In the summer of 2013 I was lucky enough to get a one on one coaching session from Barbara Moynihan, MD of On Your Feet. By the end of the summer I was able to confidently give a 17 minute speech to a professional judging panel with 4 other society members.

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I believe in my line of work it is important to be able to confidently present in front of your peers, colleagues, clients and strangers. I have found the more passionate or excited I am about something the quicker I talk, even my parents have difficulty understanding me at times. I am working on a really exciting project in work at the moment and get quite excited when bringing the team up to date. One member of the team tends to smile and nod, then if I ask a follow up question his reply without fail is ‘I’m sorry I couldn’t understand you’. For this reason I recently enrolled in Toastmasters. This is a global public speaking organization. The club I joined is small, with the recent attendance being between eight and twelve people.

The club runs for one hour every Tuesday night. There was a once off membership fee of $20 and then to enroll until September it was $30. The structure remains the same weekly, however, the roles change round depending on who volunteers. You have the toastmaster who leads the session, a person presenting the word of the day and another presenting the joke of the day. There is an opportunity for two people to present their prepared speeches and an opportunity for short 2 minute unprepared speeches. During the second half of the session we hear feedback on the prepared speeches, members vote on the best unprepared speech and we also hear from grammarian about how many filler words the speakers used.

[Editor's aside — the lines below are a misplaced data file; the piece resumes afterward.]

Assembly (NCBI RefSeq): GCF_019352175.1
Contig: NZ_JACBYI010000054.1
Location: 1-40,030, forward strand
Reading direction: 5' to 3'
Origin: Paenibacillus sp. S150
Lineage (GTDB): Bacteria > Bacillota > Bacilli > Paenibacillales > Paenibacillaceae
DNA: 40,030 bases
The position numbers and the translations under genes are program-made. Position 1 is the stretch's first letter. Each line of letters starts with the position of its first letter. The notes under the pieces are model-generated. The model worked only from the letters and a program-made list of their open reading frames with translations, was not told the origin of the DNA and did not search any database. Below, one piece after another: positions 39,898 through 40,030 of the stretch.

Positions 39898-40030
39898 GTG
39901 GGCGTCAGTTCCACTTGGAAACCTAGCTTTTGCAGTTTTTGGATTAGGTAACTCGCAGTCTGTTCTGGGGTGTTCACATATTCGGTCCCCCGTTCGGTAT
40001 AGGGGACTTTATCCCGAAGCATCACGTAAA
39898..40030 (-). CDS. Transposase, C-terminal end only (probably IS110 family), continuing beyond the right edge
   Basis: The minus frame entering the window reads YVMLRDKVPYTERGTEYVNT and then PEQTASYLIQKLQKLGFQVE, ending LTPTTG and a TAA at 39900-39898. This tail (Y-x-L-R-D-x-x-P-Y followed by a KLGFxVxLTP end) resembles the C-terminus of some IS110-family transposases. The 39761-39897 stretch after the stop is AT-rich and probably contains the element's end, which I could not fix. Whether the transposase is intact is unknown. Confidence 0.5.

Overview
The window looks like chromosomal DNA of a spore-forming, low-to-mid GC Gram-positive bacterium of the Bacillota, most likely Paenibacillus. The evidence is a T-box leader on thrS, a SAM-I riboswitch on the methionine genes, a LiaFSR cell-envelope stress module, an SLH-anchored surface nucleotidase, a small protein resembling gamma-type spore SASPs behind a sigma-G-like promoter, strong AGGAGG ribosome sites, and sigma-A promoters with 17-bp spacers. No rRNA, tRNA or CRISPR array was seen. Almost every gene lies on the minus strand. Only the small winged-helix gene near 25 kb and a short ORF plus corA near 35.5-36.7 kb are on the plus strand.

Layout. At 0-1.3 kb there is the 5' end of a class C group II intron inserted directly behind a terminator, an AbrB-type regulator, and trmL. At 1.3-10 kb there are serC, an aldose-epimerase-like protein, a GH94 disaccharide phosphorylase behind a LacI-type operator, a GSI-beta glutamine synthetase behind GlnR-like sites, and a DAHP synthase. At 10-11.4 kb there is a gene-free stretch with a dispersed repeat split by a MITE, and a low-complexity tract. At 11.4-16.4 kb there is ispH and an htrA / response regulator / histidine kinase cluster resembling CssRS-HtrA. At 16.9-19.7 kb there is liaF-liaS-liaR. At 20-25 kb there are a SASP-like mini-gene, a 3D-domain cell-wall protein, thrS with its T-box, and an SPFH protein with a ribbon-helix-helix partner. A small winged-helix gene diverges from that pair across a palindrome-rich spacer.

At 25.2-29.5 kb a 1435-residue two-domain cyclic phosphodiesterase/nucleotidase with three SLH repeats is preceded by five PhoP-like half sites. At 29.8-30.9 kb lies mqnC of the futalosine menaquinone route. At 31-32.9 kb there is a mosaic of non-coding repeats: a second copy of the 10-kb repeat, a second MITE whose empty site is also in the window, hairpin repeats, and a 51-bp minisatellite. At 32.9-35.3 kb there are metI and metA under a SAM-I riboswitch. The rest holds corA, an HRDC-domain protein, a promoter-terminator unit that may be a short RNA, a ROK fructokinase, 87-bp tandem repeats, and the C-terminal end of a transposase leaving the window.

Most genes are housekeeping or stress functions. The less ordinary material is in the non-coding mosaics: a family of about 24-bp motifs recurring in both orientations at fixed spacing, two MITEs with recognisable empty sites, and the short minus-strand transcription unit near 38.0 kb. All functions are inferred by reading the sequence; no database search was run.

I have volunteered to do a prepared presentation the first week in June. I am looking forward to that feeling I use to be so familiar with, the rush of excitement, that sigh of relief when it is all over and the sense of accomplishment. I hope this is the start of many more (hopefully successful) presentations, improving throughout the process and maybe in not so long that certain team member will be able to understand me, even through my excitement.

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#BeMyYes

On Saturday the 9th of May, members of the Irish community in San Francisco gathered together to encourage those back home to use their vote in the upcoming referendum. It is estimated that there are over 1 million Irish citizens living abroad. That is 1 million Irish people that can not vote in the upcoming marriage referendum. The #BeMyYes campaign was launched at the start of May encouraging people in Ireland to ‘be the voice of those who cannot be heard’.

#BeMyYes

With this in mind, on Saturday a group of us gathered together beside the picturesque Golden Gate Bridge to take a photograph encouraging our loved ones at home to get out and vote. The turn out was fantastic and we even managed to convince some Scottish/Australian tourists to hold some letters for us. As mentioned on Saturday, ‘it doesn’t take a lot to show up’, the real credit goes to Adel for organizing such a successful event and putting together the short video below.

Be My Yes

After the main photo a handful of us made our way to The Castro, one of the first gay districts in the United States. This is where we took one of my favorite photographs of the day, at the rainbow flag cross roads. We waited for the lights and then in order of height quickly ran halfway across the road and posed for a quick photograph. I have to say this Saturday was one of my best days in San Francisco to date.